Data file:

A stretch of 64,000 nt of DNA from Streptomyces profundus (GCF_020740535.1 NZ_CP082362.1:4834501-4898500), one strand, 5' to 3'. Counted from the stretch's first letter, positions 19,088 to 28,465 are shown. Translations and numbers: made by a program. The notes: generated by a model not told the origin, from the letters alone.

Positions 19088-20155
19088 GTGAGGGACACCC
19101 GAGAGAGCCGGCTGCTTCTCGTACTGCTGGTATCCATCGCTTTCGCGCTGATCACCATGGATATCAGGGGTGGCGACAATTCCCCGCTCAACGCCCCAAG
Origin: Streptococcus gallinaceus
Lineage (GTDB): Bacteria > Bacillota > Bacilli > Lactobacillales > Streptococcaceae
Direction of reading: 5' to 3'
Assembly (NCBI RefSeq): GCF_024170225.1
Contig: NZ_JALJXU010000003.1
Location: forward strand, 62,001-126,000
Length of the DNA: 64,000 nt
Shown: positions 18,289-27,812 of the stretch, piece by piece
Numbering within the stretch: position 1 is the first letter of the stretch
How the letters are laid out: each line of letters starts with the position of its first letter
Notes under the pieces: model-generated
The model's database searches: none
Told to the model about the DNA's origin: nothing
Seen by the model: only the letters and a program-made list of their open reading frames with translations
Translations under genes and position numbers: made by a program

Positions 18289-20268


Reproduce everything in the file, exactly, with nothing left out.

A stretch of 64,000 nt of DNA from Streptomyces profundus (GCF_020740535.1 NZ_CP082362.1:4834501-4898500), one strand, 5' to 3'. Counted from the stretch's first letter, positions 19,088 to 28,465 are shown. Translations and numbers: made by a program. The notes: generated by a model not told the origin, from the letters alone.

Positions 19088-20155
19088 GTGAGGGACACCC
19101 GAGAGAGCCGGCTGCTTCTCGTACTGCTGGTATCCATCGCTTTCGCGCTGATCACCATGGATATCAGGGGTGGCGACAATTCCCCGCTCAACGCCCCAAG
Origin: Streptococcus gallinaceus
Lineage (GTDB): Bacteria > Bacillota > Bacilli > Lactobacillales > Streptococcaceae
Direction of reading: 5' to 3'
Assembly (NCBI RefSeq): GCF_024170225.1
Contig: NZ_JALJXU010000003.1
Location: forward strand, 62,001-126,000
Length of the DNA: 64,000 nt
Shown: positions 18,289-27,812 of the stretch, piece by piece
Numbering within the stretch: position 1 is the first letter of the stretch
How the letters are laid out: each line of letters starts with the position of its first letter
Notes under the pieces: model-generated
The model's database searches: none
Told to the model about the DNA's origin: nothing
Seen by the model: only the letters and a program-made list of their open reading frames with translations
Translations under genes and position numbers: made by a program

Positions 18289-20268